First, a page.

• Ayda

    Reminds me of an excerpt from the book ‘Blink”. We shouldn’t be too quick to judge people.
    Keep on with these great posts, bros! 

  • Melibee Global

    I just think of him as an innovator – he created a Facebook wall before Facebook! :)

  • mashallah

    i’d like to know more about his journey to islam? and more about his story generally.

  • Rehan Tariq

    man that room looks like something out of a terrible horror movie. you should have went there at night, would’ve been much creepier!

  • Amenaskhan

    He certainly doesn’t look over 100, mashAllah.  Great find. Its scary. I imagine you guys walked in front of him and ran. 

  • guest


    Love  the story, but please update your terminology when referring to disability.

    Calling the man a cripple is akin to calling him a Negro or worse. It is outdated and offensive language and I know that is not how you boys roll.


  • Imaad S.

    This is a really interesting man, and his “Dajjal” mural is pretty amazing!

  • Fawaad

    He is an inspiration to many american muslim brothers that I know. The call him ‘The Walli of Omaha’.

  • Adnan A.

    he aint no crazy man! he jes being normal. May Allah bless him.

  • Anonymous

    Sufi style….all mural image was define what he was believe Allah SWT & Muhammad SAW

  • Toyron Yasin Muhammad

    I think you are very disrespectful, my uncle is over 100 yrs. old, he was over seas in madrasa before Malcolm X accepted Islam! whoever you are, he honored you into his home, as he has done for countless others, and no one before you has taken advantage of his hospitality. How dare you publicly humiliate him! I can tell you have no ikkram el muslimeen, if you had any faith you would have covered his faults, given that he is over 100 yrs. old! as you have already mentioned. my uncle is respected world wide for his honesty,integrity & hard work in da’wah, he should never have been paraded or duped in this way! I can assure you that,had anyone of us who honor and respect him been present for your fiasco, you would have been the recipient of a very harsh lesson in etiquette!! (As-salaam-alikum)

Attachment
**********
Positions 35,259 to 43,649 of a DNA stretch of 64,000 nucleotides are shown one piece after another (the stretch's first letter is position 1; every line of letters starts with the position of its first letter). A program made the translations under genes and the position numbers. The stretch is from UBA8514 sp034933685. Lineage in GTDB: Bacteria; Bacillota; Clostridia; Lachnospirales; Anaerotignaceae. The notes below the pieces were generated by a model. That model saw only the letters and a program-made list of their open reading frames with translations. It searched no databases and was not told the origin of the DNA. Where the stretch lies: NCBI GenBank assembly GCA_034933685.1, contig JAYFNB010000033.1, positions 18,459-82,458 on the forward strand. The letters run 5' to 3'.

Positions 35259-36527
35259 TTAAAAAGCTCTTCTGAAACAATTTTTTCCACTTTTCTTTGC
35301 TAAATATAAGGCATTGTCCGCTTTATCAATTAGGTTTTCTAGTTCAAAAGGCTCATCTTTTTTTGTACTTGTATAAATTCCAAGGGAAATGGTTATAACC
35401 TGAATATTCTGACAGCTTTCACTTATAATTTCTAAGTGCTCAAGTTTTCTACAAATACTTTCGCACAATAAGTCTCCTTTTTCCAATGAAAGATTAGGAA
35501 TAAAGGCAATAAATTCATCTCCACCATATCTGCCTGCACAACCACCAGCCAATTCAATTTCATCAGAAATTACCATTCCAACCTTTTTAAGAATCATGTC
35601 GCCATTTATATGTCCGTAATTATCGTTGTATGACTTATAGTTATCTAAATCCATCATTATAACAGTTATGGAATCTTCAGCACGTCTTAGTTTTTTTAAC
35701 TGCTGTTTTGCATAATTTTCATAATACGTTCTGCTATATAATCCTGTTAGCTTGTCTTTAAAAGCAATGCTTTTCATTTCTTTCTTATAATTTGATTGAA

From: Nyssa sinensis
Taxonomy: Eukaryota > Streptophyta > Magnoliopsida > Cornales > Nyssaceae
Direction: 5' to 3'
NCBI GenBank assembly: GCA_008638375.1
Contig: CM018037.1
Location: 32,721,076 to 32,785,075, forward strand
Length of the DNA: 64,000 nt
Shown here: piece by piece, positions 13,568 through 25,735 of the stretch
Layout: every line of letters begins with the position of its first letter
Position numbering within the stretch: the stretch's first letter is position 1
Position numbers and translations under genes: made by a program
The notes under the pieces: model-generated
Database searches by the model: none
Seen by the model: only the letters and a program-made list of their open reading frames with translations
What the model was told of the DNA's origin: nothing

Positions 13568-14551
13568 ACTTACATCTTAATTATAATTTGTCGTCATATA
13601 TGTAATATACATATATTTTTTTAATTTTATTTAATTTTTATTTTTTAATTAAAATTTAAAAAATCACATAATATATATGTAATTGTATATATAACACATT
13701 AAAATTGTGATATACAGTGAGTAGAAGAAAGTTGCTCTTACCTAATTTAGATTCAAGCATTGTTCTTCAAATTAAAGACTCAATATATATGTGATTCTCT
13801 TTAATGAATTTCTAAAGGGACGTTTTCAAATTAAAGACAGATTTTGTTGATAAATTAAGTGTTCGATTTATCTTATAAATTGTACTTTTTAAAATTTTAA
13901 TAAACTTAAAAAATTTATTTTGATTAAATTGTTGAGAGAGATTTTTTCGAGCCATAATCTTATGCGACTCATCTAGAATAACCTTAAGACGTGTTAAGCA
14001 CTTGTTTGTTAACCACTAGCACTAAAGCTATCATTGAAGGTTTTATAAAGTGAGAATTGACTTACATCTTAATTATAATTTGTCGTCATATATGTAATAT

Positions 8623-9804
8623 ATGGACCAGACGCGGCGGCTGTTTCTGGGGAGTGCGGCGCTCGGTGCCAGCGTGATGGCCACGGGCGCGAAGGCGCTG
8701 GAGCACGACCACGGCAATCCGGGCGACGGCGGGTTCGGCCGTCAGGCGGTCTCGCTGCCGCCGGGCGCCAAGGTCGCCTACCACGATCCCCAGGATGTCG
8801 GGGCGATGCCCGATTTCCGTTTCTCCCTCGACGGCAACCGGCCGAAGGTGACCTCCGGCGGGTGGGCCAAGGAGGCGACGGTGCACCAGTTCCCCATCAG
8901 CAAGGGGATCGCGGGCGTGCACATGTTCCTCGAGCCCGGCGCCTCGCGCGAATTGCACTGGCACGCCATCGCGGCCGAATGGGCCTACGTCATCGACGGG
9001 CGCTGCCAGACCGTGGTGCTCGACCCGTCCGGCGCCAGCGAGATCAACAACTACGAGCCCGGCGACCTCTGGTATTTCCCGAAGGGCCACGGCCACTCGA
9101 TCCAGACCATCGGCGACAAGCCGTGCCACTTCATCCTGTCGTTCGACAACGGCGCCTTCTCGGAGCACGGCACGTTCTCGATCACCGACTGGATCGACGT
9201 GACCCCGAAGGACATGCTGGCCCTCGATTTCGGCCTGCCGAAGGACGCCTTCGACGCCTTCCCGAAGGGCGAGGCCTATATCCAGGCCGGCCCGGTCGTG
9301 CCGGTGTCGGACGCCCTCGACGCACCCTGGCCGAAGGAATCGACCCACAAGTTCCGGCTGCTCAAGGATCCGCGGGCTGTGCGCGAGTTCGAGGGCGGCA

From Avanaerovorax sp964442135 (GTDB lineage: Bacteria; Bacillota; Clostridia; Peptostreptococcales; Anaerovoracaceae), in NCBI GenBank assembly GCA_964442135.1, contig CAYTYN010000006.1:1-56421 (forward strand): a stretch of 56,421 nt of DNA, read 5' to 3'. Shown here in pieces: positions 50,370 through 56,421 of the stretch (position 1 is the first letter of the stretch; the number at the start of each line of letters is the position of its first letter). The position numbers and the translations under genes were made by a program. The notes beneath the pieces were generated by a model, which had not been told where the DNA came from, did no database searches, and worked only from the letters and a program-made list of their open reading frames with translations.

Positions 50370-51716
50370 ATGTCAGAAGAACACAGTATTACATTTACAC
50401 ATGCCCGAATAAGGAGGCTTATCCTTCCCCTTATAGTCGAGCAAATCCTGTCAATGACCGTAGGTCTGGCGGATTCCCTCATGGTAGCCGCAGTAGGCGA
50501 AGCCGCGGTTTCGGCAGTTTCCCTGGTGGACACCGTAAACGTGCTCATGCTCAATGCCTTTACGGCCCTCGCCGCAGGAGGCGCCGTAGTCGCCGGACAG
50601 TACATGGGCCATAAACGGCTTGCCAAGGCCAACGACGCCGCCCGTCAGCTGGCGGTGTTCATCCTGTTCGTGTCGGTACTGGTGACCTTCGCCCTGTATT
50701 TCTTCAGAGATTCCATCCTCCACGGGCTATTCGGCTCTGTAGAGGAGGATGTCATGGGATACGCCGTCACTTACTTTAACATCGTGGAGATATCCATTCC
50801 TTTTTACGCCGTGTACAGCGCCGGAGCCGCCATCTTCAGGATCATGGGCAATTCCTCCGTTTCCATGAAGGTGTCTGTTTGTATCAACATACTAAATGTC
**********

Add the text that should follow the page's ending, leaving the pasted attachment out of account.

• brother K

    yup, that is brother wali. By my knowledge, he is at least 102 at this point. If you’re patient, he can tell you about Moorish Americans, Nation of Islam’s origin (along with Elijah Muhammed), Warith Deen Muhammed, and India (before Pakistan), since he was there. Also about Dawwa.

  • Jennifer

    “Brother” and I use the term loosely, you were quite disrespectful in your reporting of our elder Muslim brother Lutfullah. Why not shine a more extensive light on the fact that Lutfullah, a centenarian- a designation you and I could only hope for – not only reverted to Islam but built a masjid with his own hands (i.e. during a period of racial tension and segregation in Omaha, Nebraska)? Have you built a masjid with your own hands or even a bird house for that matter?

    Furthermore, in addition to your comment, “The living room is converted into a small prayer space”, why not praise the fact that in relation to other rooms of his house adorned with “scribbles and drawings . . . a stained bed and a small urine bucket”, our elder brother’s prayer space is clean and free of photographs, as a means of honoring Allah and holding Him in awe. May this be one of the reasons that Allah has preserved him for so long?

    Lastly, Brother Lutfullah says that he isn’t crazy; everyone else is. Maybe he’s right. Maybe when Prophet Muhammad (SAW) said to give glad tidings to the strangers (or according to your fault-finding reporting, 21st Century “crazies) he was also right.

    May Allah forgive me, you, and the rest of us imperfect Muslims.